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On the Fourth Day of the Holidays a Counterfeiter Gave to Meee…

On the Fourth Day of the Holidays a Counterfeiter Gave to Meee…

Today’s featured counterfeit hits right at the heart of the holidays. While it’s safe to say that children around the world aren’t looking for colly birds (as the song suggests) under their trees, they are definitely anticipating Angry Birds or other types of toys and games.
However, as recent news stories on the burgeoning business of fake toys suggest, parents need to remain extremely vigilant about where and what they are buying for their children. Counterfeit toys are more than cheap. They’re downright dangerous.
According to the U.S. Customs and Consumer Product Safety Commission, there were over 193,000 toy-related emergency department treated injuries for children under the age of 15 in the United States. The growth of toy counterfeiting is only adding to the health risks of children, especially during the holidays.
And you’d never believe what they’re finding in these fakes. Take, for example, a recent seizure of $3 million in fake toys—including Angry Birds plush animals—in Canada:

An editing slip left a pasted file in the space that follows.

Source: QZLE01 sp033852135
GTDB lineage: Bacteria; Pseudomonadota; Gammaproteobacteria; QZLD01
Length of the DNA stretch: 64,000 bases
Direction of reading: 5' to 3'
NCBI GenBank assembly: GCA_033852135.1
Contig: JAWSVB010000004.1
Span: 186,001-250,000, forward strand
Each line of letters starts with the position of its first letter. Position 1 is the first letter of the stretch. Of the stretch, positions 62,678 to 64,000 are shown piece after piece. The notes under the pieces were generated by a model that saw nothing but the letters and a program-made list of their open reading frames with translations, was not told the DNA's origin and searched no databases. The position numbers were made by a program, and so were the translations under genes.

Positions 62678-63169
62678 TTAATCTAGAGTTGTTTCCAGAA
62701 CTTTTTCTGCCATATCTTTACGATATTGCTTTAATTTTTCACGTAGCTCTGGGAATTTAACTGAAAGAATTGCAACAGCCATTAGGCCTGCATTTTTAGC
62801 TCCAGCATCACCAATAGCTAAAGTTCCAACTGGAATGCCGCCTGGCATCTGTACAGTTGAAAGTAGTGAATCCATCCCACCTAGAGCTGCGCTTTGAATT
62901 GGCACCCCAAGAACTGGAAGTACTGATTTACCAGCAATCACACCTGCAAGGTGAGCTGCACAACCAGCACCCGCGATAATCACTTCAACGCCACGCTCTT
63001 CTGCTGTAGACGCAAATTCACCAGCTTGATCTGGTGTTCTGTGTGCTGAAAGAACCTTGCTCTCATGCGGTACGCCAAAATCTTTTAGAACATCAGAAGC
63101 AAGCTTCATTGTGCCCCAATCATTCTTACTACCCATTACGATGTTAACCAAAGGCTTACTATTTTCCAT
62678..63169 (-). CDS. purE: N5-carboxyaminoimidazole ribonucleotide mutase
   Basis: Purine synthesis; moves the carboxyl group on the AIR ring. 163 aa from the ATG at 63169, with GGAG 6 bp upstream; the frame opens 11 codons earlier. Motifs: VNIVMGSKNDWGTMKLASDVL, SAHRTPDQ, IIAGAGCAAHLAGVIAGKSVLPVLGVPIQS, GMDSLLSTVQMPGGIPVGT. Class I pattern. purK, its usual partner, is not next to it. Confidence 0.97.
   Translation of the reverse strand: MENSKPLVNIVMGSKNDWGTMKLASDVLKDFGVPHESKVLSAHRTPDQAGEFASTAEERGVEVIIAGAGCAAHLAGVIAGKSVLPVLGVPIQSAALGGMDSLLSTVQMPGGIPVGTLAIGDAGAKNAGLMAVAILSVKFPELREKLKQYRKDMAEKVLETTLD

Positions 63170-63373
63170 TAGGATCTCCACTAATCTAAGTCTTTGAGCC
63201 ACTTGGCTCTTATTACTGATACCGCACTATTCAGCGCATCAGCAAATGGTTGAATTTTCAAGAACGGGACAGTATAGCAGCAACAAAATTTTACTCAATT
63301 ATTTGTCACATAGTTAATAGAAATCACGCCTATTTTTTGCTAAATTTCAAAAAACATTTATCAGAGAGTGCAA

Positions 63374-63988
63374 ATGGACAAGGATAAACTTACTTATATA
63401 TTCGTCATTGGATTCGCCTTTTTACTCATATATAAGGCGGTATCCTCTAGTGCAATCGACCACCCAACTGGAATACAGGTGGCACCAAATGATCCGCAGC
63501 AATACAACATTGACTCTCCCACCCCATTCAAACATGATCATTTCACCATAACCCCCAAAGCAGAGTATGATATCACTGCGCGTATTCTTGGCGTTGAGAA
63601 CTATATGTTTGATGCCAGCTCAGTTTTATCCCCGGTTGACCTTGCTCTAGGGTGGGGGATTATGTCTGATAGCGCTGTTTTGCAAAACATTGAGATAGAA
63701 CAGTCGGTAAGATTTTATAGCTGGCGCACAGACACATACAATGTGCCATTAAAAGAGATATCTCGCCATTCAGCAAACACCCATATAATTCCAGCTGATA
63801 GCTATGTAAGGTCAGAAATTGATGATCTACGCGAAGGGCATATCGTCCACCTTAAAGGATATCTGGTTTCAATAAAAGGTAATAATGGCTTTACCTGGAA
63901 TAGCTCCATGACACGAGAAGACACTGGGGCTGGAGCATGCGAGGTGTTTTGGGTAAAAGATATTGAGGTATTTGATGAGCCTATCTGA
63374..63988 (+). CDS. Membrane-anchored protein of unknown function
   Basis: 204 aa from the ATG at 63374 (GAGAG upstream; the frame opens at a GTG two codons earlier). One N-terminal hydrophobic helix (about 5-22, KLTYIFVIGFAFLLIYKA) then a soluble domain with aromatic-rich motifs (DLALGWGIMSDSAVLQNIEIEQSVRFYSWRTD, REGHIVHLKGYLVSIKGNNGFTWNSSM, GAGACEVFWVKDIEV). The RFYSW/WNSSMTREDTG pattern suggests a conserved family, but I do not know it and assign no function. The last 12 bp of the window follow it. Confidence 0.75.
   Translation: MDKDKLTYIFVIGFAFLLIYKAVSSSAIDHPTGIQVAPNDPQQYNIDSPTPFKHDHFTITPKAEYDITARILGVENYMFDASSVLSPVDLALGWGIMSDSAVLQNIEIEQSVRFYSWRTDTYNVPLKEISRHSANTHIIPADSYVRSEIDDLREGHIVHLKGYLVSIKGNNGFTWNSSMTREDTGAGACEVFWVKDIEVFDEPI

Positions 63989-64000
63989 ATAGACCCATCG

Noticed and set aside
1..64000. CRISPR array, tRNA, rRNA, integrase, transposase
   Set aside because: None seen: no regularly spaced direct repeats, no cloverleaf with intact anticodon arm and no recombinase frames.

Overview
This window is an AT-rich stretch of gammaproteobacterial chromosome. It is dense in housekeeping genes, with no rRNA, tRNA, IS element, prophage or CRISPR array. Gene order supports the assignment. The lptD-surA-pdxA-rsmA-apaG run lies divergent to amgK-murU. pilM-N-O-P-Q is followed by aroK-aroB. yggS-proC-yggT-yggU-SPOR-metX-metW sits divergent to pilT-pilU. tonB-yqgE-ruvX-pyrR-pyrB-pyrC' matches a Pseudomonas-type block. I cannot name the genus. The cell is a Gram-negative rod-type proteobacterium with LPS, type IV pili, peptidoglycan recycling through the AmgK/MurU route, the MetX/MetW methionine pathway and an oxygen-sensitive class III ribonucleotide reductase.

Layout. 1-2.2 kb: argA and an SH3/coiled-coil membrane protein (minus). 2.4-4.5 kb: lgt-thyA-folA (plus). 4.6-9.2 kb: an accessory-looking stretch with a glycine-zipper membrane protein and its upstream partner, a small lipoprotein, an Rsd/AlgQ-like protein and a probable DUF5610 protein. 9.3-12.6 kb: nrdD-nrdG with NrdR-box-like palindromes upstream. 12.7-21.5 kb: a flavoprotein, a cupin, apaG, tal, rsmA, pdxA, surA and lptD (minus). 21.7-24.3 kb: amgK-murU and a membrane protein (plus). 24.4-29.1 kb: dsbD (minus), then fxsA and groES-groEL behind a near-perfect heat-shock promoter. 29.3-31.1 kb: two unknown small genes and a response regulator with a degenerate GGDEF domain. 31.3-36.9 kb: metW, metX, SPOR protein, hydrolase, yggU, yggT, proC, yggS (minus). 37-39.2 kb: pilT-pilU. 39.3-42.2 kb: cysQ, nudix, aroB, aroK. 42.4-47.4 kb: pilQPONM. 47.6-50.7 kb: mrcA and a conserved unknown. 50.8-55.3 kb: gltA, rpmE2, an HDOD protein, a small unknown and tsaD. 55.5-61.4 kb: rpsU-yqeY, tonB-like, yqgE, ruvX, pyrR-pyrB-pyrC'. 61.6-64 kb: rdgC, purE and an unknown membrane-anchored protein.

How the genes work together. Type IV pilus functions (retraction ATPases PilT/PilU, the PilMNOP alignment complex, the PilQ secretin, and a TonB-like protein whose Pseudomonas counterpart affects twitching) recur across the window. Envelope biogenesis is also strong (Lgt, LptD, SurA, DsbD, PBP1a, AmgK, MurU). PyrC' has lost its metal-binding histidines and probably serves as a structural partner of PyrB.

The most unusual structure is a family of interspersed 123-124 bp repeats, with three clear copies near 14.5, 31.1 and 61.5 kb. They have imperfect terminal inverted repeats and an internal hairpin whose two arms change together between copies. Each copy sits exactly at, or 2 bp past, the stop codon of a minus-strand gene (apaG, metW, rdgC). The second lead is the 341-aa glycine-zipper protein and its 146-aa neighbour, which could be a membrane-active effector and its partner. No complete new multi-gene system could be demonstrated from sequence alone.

“We opened a couple of these toys … and we found dog hair, we found human hair, we found odds and sods of stuff,” he [RCMP Insp. Todd Gilmore] said of an Angry Birds toy. “My concern is a kid’s going to receive this toy, maybe even a toddler sitting in their crib chewing on the end of it … what are they putting in their mouths?”
If toys contaminated by body particles aren’t enough, here’s what U.S. federal customs and border protection foundwhen they recently seized two million units of children toys:
“The innocent-looking playthings from overseas manufacturers were blocked from entering the country because they all can be hazardous to the health of a child, investigators said. Some contained dangerously high levels of lead. Others had sharp edges or contained small parts that could choke a small child.”
Criminal counterfeiters who cut corners are putting substandard, easily breakable, and contaminated products into the hand of children. Their low-cost, low-risk business model is designed to skirt the laws and regulations that ensure product quality and safety, especially for children. And with the added degree of separation between seller and buyer through online shopping, parents may never know what exactly they’re getting for their children this holiday season.
That is why in addition to the scrutiny of parents, the work by our federal law enforcement officials is so very important in making sure our children have safe and healthy holidays, birthdays, in addition to other occasions and non-occasions.
For more information on Dangerous Fakes, please visit www.DangerousFakes.com.

Image from iStock